“This is where I learned to love being asexual.”
Back of a crosswalk light outside of Filter Coffee shop in the Hillcrest neighborhood of San Diego, California
Sexuality is a tricky thing. One I’ve grappled with for a while. It took a while for me to come to terms with being queer, but even after that, it took a long time to come to terms with being asexual. It is something that has put a LOT of strain on my romantic relationships.
See, its not that I’m not attracted to people. I am. I just don’t want to fuck them. And for a long time, this made me feel incredibly broken, as sex is a natural and healthy part of many, if not most, relationships. So why did I not like it?
What was super frustrating was that, I knew I didn’t like sex. It didn’t do anything for me, and was often painful both physically and mentally. I would try and be sexual for the sake of my relationship, but you can only end in tears so many times from your partner trying to touch you before it really wears both of you down. Compound that with the fact that I DO like plenty of physical and romantic contact, but I would often shy away from this because it was seen as ‘foreplay’ and I didn’t want it to lead to anything more.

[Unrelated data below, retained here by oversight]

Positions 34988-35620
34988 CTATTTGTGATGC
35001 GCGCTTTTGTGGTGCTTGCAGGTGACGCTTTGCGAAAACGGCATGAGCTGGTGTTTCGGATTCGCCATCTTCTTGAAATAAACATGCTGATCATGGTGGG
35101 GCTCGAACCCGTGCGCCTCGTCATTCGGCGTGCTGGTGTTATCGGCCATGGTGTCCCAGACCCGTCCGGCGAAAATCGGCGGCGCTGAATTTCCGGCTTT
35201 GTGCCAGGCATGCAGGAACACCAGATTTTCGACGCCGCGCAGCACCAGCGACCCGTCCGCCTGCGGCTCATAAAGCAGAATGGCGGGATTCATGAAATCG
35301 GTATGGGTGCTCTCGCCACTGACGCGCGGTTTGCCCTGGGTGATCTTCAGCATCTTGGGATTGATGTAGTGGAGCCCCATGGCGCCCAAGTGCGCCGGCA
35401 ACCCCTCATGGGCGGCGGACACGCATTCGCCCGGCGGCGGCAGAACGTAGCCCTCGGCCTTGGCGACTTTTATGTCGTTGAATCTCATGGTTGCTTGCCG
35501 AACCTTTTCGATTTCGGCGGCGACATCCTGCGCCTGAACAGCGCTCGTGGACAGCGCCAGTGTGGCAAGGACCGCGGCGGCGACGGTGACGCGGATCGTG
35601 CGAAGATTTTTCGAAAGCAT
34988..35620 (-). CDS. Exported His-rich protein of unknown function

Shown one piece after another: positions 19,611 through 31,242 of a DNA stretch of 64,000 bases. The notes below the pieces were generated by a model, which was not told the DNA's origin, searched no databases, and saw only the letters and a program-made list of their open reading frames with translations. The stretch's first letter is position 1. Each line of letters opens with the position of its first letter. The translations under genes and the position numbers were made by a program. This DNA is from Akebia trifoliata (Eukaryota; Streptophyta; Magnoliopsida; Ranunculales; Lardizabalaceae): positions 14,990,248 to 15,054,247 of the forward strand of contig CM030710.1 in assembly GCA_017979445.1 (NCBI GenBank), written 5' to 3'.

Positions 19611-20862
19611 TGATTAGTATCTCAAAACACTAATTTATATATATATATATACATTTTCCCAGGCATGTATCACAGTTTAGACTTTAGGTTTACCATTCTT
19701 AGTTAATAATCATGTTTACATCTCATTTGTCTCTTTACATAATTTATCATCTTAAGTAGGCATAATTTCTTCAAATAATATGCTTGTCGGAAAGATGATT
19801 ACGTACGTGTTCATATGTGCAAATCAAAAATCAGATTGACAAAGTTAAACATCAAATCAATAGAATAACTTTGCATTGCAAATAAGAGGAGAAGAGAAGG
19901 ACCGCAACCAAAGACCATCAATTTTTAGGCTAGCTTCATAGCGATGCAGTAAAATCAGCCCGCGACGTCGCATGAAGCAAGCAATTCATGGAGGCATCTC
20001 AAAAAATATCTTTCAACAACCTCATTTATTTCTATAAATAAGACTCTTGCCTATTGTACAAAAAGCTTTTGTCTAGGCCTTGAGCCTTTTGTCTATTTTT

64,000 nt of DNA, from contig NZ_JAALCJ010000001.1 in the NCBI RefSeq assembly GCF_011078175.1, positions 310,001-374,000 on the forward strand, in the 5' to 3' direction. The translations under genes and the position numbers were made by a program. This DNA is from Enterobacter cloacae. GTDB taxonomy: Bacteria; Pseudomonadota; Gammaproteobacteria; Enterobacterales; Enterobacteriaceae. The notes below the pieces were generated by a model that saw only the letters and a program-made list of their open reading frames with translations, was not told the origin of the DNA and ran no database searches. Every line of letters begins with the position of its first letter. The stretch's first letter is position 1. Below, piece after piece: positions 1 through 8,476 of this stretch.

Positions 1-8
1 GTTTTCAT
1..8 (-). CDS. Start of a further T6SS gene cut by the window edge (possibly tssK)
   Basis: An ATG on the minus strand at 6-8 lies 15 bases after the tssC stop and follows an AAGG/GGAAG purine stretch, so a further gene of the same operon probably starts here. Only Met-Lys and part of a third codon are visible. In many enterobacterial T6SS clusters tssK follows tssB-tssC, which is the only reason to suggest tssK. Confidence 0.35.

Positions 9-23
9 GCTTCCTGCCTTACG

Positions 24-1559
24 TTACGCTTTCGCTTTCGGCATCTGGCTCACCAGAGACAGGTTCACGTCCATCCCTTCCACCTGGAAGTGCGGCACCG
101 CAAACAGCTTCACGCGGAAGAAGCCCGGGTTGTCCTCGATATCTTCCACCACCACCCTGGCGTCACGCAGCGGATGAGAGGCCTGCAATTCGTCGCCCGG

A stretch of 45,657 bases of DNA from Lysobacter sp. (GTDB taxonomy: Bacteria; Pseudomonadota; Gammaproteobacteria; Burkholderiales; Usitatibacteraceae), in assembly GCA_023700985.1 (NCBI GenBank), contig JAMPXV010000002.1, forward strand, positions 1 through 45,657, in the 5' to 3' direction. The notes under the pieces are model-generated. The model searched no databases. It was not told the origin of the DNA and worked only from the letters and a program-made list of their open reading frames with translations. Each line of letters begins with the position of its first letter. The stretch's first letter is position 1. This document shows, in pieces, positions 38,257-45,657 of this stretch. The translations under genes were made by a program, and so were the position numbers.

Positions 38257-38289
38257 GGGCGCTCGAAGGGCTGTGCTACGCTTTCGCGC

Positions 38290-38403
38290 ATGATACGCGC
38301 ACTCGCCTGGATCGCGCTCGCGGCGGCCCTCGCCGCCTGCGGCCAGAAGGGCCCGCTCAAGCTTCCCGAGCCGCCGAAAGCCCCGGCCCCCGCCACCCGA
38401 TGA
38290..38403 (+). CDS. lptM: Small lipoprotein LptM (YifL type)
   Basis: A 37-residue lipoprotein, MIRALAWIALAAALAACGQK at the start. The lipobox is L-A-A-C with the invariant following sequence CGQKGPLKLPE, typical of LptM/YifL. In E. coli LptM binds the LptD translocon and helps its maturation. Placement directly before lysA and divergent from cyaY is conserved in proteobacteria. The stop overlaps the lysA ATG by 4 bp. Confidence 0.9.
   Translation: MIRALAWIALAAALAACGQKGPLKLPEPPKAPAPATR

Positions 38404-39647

I started wondering if I could have a normal healthy relationship. When I was with someone, I felt broken, because I felt like I should be sexual. If I wasn’t with someone I felt calm. I would try and talk this through with some friends but many would tell me this wasn’t ‘normal’ and would try and convince me to ‘fix’ it. I was pressured to see doctors, shrinks, go on medication. I was given plenty of graphic advice on how to masturbate and what toys to use in order to ‘find’ my sexuality. But everyone seemed to ignore the fact that I was comfortable not having sex. I didn’t want to be sexual. I didn’t feel I needed to be ‘fixed’. The only reason it was really an issue for me was because of relationships with people who were sexual.
Luckily, I have a few awesome friends. There are two in particular, and over several long and intense conversations over the span of several months in this very coffee shop I began to not only come to terms with being asexual, but learned to embrace it. To love it. I began to fully understand the ideas of radical consent in terms of any physical contact in relationships. That my sexuality and what I was comfortable with can be fluid and change. That what might be OK one day, might not be OK the next, and there is nothing wrong with that.
But most of all, I was able to really understand that it was possible to have a healthy, loving, non-sexual, romantic relationship. I am now currently in a relationship with one of those two friends mentioned above. Let me tell you, the asex is great.